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Importance Of Fiber To Children According to Kelloggs

  • Date: 2012/09/06 Kellogg Company
  • Synopsis : Research shows children are not getting enough fiber in their diet as a nutrient benefit to help maintain healthy weight support digestive health and heart health.

Main Document

Kellogg Company Reinforces Importance Of Fiber To Children - Kellogg continues long-standing commitment to fiber, support new research at International Congress of Dietetics - Kellogg offers more U.S. cereals with at least a good source of fiber and 8 grams of whole grains than any other U.S. food company.

Fiber - A substance found in plants. Dietary fiber, the kind you eat, is found in fruits, vegetables, and grains. It is an important part of a healthy diet. There are two forms of fiber: soluble and insoluble. Soluble fiber attracts water and turns to gel during digestion. This slows digestion. Soluble fiber is found in oat bran, barley, nuts, seeds, beans, lentils, peas, and some fruits and vegetables. Soluble fiber has been scientifically proven to lower cholesterol, which can help prevent heart disease. Insoluble fiber is found in foods such as wheat bran, vegetables, and whole grains. It appears to speed the passage of foods through the stomach and intestines and adds bulk to the stool.

Kellogg Company continues to foster the global scientific dialog on the fiber deficiency in children at the 16th International Congress of Dietetics (ICD) in Sydney, Australia. Furthering the company's long-standing commitment to fiber, Kellogg is sponsoring breakfast symposia, speakers and poster presentations.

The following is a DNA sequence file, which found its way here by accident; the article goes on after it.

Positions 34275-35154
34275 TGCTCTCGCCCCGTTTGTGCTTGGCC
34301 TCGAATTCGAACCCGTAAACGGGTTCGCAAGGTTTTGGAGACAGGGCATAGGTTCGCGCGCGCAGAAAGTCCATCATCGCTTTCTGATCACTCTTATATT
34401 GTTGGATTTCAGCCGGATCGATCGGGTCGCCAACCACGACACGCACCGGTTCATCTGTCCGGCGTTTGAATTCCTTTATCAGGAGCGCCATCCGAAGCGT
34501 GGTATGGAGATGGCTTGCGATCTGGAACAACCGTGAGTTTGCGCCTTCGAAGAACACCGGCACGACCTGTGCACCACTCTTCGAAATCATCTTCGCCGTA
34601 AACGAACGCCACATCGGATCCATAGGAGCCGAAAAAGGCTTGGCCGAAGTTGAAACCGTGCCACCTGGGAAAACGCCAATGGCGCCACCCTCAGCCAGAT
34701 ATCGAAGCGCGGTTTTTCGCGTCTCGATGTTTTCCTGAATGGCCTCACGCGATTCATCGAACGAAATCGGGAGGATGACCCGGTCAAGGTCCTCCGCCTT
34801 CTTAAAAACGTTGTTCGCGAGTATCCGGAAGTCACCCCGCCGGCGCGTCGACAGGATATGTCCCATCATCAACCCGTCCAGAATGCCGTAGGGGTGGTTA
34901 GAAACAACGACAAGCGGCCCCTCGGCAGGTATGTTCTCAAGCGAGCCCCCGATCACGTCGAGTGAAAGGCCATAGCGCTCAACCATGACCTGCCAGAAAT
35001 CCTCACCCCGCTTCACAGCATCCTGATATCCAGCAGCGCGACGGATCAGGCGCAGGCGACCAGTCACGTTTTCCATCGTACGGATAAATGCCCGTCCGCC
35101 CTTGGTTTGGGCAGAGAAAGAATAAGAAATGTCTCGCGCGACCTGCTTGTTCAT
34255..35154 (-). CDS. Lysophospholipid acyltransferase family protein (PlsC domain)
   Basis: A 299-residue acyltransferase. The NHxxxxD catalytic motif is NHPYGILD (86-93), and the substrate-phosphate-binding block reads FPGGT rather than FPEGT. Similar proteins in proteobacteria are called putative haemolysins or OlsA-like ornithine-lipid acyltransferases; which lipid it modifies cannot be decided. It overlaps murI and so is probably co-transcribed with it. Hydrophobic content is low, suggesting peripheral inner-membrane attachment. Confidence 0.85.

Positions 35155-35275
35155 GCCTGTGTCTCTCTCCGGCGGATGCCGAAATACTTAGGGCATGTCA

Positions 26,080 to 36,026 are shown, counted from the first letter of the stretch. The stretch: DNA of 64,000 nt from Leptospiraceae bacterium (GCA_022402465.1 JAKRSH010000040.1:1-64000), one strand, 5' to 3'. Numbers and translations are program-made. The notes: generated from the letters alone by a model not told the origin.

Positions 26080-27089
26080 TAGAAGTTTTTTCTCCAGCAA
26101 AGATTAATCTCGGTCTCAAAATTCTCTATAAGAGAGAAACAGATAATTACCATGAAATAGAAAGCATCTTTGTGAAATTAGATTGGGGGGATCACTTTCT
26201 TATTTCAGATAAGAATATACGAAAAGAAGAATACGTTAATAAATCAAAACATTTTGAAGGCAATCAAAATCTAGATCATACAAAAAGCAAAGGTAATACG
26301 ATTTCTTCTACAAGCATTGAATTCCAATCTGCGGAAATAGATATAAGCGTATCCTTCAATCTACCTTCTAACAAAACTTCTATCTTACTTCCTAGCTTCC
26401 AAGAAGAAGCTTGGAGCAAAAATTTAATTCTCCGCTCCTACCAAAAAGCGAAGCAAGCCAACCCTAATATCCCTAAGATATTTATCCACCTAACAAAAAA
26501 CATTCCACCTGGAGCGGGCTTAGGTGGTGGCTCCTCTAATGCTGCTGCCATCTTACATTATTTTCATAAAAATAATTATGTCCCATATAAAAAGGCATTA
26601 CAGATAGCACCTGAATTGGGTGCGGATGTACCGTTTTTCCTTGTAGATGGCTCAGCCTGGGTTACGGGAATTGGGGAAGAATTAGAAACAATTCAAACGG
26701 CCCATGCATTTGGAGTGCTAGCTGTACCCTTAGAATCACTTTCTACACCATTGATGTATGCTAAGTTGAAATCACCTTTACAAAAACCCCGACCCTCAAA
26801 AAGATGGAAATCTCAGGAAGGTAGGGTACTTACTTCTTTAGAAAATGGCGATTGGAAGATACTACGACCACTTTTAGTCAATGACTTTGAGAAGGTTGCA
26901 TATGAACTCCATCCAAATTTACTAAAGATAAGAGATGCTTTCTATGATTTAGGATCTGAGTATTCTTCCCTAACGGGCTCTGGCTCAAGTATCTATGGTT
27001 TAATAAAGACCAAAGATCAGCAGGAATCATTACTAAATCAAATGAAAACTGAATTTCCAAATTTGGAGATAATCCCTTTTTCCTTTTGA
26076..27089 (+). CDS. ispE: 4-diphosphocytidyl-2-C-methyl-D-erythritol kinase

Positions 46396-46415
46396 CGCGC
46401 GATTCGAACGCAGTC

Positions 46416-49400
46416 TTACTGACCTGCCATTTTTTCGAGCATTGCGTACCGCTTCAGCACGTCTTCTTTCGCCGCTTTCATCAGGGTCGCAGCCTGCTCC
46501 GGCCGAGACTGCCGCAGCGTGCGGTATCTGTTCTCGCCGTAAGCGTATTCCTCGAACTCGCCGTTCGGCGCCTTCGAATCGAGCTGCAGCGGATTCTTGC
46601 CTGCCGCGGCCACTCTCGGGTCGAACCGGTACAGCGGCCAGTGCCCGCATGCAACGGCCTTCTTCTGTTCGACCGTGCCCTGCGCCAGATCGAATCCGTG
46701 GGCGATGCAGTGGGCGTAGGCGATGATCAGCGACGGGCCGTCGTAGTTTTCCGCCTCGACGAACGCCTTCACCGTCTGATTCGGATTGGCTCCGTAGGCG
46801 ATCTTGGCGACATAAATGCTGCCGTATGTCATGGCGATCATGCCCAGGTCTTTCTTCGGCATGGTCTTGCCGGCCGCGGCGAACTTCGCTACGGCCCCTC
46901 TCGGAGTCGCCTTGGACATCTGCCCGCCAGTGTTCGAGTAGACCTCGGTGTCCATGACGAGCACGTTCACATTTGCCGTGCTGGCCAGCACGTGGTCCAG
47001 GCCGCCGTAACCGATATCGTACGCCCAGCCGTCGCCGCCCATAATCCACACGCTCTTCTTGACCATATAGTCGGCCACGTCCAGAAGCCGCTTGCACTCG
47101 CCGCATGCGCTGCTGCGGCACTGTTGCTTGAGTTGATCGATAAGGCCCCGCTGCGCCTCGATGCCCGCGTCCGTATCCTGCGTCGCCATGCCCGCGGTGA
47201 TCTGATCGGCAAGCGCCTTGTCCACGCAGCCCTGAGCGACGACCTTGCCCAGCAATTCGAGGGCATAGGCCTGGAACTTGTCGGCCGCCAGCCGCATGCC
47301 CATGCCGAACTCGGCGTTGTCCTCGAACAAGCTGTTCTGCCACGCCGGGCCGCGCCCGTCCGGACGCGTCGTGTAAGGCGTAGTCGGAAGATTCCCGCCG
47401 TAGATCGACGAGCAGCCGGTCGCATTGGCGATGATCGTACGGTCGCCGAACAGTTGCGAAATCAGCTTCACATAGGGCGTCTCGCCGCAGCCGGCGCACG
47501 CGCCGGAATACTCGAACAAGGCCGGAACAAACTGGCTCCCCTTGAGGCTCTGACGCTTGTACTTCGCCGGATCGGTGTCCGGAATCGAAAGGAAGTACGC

Research shows that fiber is an important nutrient beneficial to help maintain healthy weight, support digestive health and support heart health, yet children across the globe are not getting enough in their diets. In the U.S., fewer than one in ten adults and children get the fiber they need[1] and the 2010 Dietary Guidelines for Americans identified fiber as one of four nutrients of concern that Americans need more of in their diets.

"We know that children are not getting enough fiber, which is critical for digestive health," said Christine Lowry, vice president, Global Nutrition Marketing, Kellogg Company. "By elevating the discussion globally and through new research and innovations, we remain committed to finding ways to help children get this important nutrient through the foods they already love."

Kellogg's sponsored presentations at ICD include:

  • Are our children roughing it? Are they getting enough fiber? Discussing the high incidence of occasional constipation and digestive upset in children and preliminary results of a study on children and digestive health;
  • Just how evidence-based are our sugar and whole grain recommendations? Highlighting the importance of cereal fiber and addressed mis-perceptions around sugar content;
  • The Emerging Benefits of Cereal Fiber - Showcasing emerging science on the health benefits of cereal fiber and addressed confusion between whole grain and fiber levels;